During the United Nation's World Summit on the Information Society
which met last week in Tunis, MIT tech guru Nicholas Negroponte unveiled his plan to bridge the technology gap between rich and poor nations. Negroponte wants to flood the world with hundreds of millions of lime-green laptops.
The units are designed to meet the rugged demands of the two-thirds world. Able to function as a computer, a game console, and a TV, the laptops would use flash memory instead of a hard drive so there would be no moving parts. The little computers have also been designed to sip rather than gulp battery power, which can be recharged using a hand crank. A BBC news article on the green machines
Although children will be able to interact with each other through the machines, education was still the priority for the laptops.
But by using mesh networking, the vision is for children to interact while doing homework, and even share homework tips on a local community scale.
Collaboration will also be encouraged by using open-source software, which the children could develop themselves and use in local communities.
Having visited non-developed and developing nations on a few continents, I wonder if Negroponte's grand scheme is not solving a problem the children do not have, while spending money that could go to crushing needs. The Green Machines promise to help network children, building stronger, better educated communities. Yet, stronger communities are something the two-thirds world has that developed nations have lost.
It is true that there is a technology gap in today's world which is part of what keeps some two-thirds world economies from developing. It is also true that famine and disease overshadow the technology gap in many, if not most, of these countries. When you do not have enough to eat, or several of your family members are dying of AIDS, a $100 laptop may not be your highest priority, especially when your income is roughly $1 per day.
While it is easy enough to laugh off computers for the poorest of the world's poor, in his own way, the MIT professor is living in to the Gospel reading from yesterday's worship service—the parable of judgment in Matthew 25
—where Jesus said,
I assure you, when you did it to one of the least of these my brothers and sisters, you were doing it to me!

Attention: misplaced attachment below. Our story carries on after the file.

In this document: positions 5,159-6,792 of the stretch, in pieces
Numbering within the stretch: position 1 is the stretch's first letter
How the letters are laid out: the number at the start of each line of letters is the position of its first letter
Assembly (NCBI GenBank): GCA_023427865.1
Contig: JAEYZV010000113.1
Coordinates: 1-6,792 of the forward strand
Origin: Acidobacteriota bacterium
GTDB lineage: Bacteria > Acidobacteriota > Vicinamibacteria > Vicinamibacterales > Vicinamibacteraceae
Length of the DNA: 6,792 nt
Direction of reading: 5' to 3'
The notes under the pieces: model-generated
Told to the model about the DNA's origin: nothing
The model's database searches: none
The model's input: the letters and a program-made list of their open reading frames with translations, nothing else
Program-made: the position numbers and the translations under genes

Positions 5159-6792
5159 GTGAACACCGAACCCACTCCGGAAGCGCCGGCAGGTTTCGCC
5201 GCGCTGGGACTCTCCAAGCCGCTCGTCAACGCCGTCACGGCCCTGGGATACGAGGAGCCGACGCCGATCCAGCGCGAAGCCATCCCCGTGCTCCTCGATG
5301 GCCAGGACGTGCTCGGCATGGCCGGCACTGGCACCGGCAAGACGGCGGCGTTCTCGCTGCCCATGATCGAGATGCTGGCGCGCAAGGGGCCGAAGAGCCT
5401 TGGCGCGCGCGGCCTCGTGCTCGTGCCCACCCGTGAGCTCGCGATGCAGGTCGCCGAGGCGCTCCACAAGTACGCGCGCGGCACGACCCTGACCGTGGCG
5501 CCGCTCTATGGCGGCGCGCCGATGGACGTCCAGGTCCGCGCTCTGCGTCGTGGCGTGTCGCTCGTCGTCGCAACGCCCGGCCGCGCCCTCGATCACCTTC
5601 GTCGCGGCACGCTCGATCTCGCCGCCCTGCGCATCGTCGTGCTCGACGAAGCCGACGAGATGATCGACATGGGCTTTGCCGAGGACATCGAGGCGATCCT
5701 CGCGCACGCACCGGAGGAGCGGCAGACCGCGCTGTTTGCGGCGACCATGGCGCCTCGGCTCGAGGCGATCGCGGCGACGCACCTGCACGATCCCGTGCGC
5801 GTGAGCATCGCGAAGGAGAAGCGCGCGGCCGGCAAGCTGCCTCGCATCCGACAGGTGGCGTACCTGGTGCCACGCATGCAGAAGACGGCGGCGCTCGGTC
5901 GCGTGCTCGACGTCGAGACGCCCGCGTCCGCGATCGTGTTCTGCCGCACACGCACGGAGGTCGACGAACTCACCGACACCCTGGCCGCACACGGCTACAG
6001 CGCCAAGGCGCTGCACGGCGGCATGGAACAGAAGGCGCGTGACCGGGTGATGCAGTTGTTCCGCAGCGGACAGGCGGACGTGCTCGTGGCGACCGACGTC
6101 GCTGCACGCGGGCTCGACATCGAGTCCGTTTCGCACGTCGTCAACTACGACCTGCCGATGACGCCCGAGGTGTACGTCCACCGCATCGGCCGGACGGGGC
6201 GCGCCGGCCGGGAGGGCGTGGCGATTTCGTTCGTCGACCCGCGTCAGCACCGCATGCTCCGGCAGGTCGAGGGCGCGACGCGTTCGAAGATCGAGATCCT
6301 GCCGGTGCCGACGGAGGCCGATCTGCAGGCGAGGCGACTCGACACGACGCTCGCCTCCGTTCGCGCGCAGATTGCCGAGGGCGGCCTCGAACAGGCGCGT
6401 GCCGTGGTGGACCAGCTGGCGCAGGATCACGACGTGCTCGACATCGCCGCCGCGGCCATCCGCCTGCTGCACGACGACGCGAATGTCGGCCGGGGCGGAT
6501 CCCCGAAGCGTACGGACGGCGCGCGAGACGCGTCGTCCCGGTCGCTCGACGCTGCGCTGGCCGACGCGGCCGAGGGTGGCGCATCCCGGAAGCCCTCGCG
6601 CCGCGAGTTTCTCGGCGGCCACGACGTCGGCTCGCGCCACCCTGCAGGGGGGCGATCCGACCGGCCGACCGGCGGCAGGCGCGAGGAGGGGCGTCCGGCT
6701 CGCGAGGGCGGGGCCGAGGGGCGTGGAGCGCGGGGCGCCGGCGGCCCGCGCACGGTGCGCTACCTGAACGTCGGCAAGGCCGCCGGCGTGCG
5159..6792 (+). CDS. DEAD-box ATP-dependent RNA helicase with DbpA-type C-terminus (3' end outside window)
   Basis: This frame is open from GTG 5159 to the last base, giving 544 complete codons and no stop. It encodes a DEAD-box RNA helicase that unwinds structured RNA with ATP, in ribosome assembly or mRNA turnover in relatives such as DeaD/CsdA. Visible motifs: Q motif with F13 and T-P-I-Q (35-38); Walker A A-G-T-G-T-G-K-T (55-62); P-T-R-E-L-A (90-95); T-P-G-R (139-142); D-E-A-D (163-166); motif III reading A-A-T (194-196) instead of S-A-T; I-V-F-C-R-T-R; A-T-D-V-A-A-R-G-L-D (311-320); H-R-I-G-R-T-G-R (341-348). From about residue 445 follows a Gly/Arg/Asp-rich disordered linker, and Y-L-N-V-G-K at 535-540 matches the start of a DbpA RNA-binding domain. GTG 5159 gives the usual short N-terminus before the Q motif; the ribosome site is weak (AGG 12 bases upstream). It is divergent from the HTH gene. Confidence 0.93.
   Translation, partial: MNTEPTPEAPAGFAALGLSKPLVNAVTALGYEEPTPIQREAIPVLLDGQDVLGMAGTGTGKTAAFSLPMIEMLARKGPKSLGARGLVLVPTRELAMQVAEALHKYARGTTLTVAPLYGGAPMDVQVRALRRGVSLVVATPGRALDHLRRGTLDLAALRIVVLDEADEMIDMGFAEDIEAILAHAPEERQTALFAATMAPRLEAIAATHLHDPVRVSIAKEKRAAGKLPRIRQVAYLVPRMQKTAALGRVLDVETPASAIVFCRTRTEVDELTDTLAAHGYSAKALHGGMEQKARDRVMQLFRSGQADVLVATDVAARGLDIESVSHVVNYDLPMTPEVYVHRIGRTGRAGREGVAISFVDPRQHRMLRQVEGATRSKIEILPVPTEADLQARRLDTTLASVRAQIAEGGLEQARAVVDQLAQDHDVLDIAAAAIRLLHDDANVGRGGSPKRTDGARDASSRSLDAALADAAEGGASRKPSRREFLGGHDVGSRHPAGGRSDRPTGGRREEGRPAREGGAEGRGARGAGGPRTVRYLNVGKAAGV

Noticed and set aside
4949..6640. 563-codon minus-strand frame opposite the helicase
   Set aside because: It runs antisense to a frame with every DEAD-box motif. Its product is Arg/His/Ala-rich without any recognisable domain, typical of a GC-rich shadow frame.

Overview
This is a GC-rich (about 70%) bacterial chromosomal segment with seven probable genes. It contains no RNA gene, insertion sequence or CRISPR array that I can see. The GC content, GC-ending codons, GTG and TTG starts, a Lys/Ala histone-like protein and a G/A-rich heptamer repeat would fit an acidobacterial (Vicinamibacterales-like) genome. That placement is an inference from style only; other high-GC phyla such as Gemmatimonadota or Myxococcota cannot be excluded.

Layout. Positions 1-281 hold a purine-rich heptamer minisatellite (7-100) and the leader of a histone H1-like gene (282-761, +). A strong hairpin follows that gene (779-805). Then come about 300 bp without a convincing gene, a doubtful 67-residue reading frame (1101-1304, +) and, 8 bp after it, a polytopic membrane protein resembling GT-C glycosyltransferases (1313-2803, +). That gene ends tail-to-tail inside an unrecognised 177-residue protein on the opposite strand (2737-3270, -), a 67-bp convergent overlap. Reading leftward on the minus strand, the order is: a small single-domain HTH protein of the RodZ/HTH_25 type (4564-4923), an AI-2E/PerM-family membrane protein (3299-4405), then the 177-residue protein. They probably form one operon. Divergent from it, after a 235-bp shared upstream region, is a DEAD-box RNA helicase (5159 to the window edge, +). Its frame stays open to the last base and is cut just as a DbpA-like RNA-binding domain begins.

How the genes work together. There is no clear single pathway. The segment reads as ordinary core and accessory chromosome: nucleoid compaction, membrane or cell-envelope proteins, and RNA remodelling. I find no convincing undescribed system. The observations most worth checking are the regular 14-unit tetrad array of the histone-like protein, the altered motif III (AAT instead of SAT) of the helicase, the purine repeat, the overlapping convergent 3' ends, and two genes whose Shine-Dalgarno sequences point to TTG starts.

Negroponte is taking what he knows and applying it to the needs of the least in the world. And he is dreaming big as he does have every world problem in sight as he notes,
Every single problem you can think of, poverty, peace, the environment, is solved with education or including education.
Yet, isn't providing the two-thirds world with what we in developed nations think they need, just another form of imperialism, or cultural colonialism? We also need to listen, discovering what those in these impoverished nations feel are their greatest needs and then work together to solve these problems. In a communiqué
issued at the end of their meeting, the Anglican Bishops of the Global South identified some weighty needs saying,
The world of the Global South is riddled with the pain of political conflict, tribal warfare and bloodshed. The moral and ethical foundations of several of our societies are being shaken. Many of our nations are beset by problems of poverty, ignorance and sickness, particularly the HIV and AIDS that threaten millions, especially in Africa.
Creating hundreds of millions of the lime green machines, as intriguing as that idea may be, would divert billions of dollars away from taking care of pressing concerns in order to solve more long range problems. Before taking on the technology gap through networking children's laptops, we should lift the burden of debt, curb malaria and other diseases including AIDS, and take care of necessities such as clean water—beginning with the needs Jesus spoke of in that parable saying,
I was hungry, and you fed me. I was thirsty, and you gave me a drink. I was a stranger, and you invited me into your home. I was naked, and you gave me clothing. I was sick, and you cared for me. I was in prison, and you visited me.
Similarly, closer to home, we want to provide for others the assistance we want to give when we wish to give it. But we are called by God to help others when they need it, rather than when it is convenient. This always proves a challenge, but giving people the help they need rather than the help we want to give is just as important in Camden County as it is in the two-thirds world.
The Rev. Frank Logue, Pastor + King of Peace Episcopal Church